... PDFs were described as the appropriate form of the distribution (normal, log-normal, etc.) and by a mean ± standard deviation unless otherwise specified. For greater detail, see Richardson (1995). Skare and Engqvist (1994) provide the most recent and extensively documented in vivo data on Hg release rate per amalgam-filled tooth surface. ...
... PDFs were described as the appropriate form of the distribution (normal, lognormal, etc.) and by a mean ± standard deviation, unless otherwise specified. For greater detail, see Richardson (1995). ...
... These are the effects that appear to occur most frequently due low level, chronic exposure to Hg vapor. Acute and subchronic effects in humans and other animals, and effects on other tissues and organs (including the immune system, the kidney, and the reproductive system) are discussed by Richardson (1995), ATSDR (1994) and WHO (1990WHO ( ,1991, and will not be reviewed here. ...
Article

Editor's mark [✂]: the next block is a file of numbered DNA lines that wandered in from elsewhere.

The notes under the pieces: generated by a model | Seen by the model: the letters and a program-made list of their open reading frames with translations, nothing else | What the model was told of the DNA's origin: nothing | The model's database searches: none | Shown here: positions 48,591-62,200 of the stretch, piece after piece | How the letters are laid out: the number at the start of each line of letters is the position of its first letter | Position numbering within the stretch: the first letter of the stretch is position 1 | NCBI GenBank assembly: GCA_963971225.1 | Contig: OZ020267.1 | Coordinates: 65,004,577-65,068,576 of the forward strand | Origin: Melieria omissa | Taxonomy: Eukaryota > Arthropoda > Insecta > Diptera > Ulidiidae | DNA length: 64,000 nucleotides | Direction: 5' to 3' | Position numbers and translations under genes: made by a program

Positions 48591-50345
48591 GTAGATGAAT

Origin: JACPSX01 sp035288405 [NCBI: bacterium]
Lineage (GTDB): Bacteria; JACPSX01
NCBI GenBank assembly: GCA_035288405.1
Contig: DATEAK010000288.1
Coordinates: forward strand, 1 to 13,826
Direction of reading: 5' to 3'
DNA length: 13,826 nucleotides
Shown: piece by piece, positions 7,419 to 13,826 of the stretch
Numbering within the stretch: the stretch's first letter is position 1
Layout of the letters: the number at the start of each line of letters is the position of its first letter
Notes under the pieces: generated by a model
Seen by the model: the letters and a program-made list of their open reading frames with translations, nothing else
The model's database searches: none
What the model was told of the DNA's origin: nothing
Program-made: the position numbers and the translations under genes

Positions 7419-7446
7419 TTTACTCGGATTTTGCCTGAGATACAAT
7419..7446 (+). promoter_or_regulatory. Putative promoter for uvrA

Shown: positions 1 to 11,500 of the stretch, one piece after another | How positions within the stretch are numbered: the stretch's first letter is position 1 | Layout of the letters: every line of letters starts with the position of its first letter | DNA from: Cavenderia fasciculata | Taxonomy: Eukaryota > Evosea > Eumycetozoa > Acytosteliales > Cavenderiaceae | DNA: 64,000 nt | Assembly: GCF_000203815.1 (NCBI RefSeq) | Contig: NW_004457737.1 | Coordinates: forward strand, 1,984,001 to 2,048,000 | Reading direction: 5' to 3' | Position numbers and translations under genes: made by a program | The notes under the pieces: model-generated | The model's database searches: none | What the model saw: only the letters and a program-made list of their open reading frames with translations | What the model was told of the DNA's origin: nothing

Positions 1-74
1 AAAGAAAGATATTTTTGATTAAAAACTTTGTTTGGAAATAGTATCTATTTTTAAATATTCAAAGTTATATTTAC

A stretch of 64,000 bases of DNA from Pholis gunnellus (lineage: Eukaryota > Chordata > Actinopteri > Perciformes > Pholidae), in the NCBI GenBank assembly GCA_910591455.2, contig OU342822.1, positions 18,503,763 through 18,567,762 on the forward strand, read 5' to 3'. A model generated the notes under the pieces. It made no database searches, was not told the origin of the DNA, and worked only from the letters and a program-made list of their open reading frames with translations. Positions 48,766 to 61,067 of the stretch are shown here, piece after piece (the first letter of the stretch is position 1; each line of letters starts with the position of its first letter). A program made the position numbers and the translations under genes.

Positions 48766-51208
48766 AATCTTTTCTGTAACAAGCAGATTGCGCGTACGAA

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Dental amalgam is approximately 50% mercury (Hg) by weight, and persons bearing amalgam fillings are exposed to this element, primarily as Hg vapor. For Canadians with amalgam‐filled teeth, it was estimated, based on two independent models, that Hg exposure from amalgam averaged: 0.045 to 0.082 μg/kg bw/day in toddlers (aged 3 to 4 years); 0.044 to 0.069 μg/kg bw/day in children (aged 5 to 11 years); 0.034 to 0.044 μg/kg bw/day in teens (aged 12 to 19 years); 0.050 to 0.055 μg/kg bw/day in adults (aged 20 to 59 years); and 0.031 to 0.041 μg/kg bw/day in seniors (aged 60+ years). Amalgam was estimated to contribute, on average, 50% of total Hg exposure from all sources (amalgam, air, water, food, soil) in adults, and 32 to 42% for other age groups.Numerous studies have consistently reported effects on the central nervous system (CNS) in persons occupationally exposed to Hg vapor. Most such studies have failed to detect a threshold for the CNS effects measured. A tolerable daily intake (TDI) of 0.014 μ.g Hg/kg body weight/day (as an absorbed dose) was proposed for inhalation of mercury vapor, the principal form of Hg to which bearers of amalgam fillings are exposed. This TDI was based on a published account of subclinical (i.e., not resulting in overt symptoms or medical care) CNS effects in occupationally‐exposed men, expressed as slight tremor of the forearm, and should also protect against cognitive function impairment.Based on the least conservative exposure model of the two independent models developed, the average numbers of amalgam‐filled teeth estimated not to compromise the TDI were: 1 filling in toddlers; 1 filling in children; 3 fillings in teens; and 4 fillings in adults and seniors.